"The most beautiful people we have known are those who have known defeat, known suffering, known loss, and have found their way out of the depths. These persons have an appreciation, a sensitivity, and an understanding of life that fills them with compassion, gentleness, and a deep, loving concern. Beautiful people do not just happen."
Near the Presidential Palace on Al-Merghani Street // قريب من قصر الاتحادية في شارع الميرغني
We are all human beings
Graffito of three women, one wearing a niqab, one a hijab, and the other unveiled. The current political crisis in Egypt has divided much of Egyptian society into those who support President Morsi’s declaration, and those who are against it. Both adamantly believe they are the promoters and protectors of the January 25th Revolution and have started to view the other with contempt. This graffito reminds us that we are all human beings and that each side has hopes for social justice and dignity.
Right now over 2000 miles separate us, he is in Egypt and I am in the UK, I had to leave less than 5 days after we got married, I had to walk away from him in the airport not knowing when we would be together next.
I can’t tell you how hard it was for me to physically walk away, I cried pretty…
Paralympics athletes celebrated in Cairo airport
The Egyptian Paralympics team left to the London games last month with little public attention or anticipation. But after winning 15 medals for Egypt and breaking two world records, they returned as heroes.
Hundreds received the returning Paralympians at the Cairo airport, who received less support from the state than Egypt’s Olympic team, which only won two medals. Continue reading..
Clearing hurdles: Read more about Egyptian Paralympians overcoming popular disregard for their talents.
Alexandria’s beautiful North Coast waters.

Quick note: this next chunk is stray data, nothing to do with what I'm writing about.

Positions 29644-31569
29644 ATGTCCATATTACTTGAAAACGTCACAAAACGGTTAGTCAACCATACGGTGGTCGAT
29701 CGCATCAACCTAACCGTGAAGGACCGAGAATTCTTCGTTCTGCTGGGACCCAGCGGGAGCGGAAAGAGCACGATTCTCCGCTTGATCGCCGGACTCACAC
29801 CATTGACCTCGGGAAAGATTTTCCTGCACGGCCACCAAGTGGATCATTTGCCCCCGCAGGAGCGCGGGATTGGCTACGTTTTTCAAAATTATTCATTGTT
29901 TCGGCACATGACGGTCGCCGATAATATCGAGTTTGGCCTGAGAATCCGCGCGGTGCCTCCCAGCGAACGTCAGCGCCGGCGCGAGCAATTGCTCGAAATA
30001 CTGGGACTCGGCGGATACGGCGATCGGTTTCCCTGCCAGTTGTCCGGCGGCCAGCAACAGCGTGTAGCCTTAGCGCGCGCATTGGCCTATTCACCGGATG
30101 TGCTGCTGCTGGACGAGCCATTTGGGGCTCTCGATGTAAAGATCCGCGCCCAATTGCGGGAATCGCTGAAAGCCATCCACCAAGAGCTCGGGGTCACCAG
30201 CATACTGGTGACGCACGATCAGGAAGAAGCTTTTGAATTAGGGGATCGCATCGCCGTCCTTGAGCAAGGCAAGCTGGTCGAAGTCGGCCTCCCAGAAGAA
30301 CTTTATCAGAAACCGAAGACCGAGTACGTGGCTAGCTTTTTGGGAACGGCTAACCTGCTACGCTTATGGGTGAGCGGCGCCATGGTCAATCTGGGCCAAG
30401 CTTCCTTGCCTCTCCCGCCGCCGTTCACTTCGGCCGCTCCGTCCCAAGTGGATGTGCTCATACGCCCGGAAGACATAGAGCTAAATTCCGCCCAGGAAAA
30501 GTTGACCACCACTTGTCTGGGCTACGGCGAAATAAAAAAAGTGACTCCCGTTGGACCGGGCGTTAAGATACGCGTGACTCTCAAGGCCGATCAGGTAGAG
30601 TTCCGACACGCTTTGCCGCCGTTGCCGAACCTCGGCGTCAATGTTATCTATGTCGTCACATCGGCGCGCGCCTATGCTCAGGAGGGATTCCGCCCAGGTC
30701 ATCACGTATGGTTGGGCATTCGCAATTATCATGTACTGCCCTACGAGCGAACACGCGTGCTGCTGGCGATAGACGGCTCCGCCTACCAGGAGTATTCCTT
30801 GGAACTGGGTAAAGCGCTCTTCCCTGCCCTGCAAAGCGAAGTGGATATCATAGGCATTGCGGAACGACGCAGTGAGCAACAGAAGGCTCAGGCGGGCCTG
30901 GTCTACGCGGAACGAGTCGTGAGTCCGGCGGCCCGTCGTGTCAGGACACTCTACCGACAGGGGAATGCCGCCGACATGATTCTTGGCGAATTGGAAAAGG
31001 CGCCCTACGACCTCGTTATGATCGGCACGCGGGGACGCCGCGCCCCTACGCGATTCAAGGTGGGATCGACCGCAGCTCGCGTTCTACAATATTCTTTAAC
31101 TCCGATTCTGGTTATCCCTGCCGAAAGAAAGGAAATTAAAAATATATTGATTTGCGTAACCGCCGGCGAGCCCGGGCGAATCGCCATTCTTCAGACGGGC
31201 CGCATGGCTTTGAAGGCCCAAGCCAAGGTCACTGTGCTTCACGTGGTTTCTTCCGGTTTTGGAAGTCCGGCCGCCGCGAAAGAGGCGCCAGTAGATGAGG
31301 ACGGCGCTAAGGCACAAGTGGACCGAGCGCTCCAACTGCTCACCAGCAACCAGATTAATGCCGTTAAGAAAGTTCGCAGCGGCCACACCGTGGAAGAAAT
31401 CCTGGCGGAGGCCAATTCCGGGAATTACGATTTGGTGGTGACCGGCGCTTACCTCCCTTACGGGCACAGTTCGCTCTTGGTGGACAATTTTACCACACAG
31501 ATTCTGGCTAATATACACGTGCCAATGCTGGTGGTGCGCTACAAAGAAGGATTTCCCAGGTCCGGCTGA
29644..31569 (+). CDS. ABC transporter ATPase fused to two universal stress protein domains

Australian-Egyptian soccer player Assmaah Helal wears a Muslim head cover, or hijab, during a training session in Sydney on February 23, 2012. Elite footballer Assmaah Helal is a fanatic for the world game, but a controversial FIFA ban on Muslim women playing in the hijab means she may never realise her dream of wearing the Australian jersey. Assmah says the hijab is part of a Muslim woman’s identity and thus it wouldn’t necessarily be considered a religious symbol which is currently against FIFA’s guidelines
Mo’men esmat photography
People in Islam
Week 10-4: Ahmed Ahmed; comedian, actor
In showcasing Muslims from many sections of life, we tend to look at the serious. Let me introduce to you Ahmed Ahmed, a great comedian and actor who has starred in several films, taking a leading role in the film City of Life and who has created several short comedies online.
Ahmed, born in Masr (Egypt) came to the United States at a very young age and at 19 began pursuing a career in Hollywood. In his standup, Ahmed helps people laugh at the racism and bigotry we see every day, showing that Muslims in fact, laugh too. Challenging stereotypes and bringing laughter to his audience, prominently through his comedy act Axis of Evil, Ahmed is changing minds about Islam and Muslims that helps lead to a better world.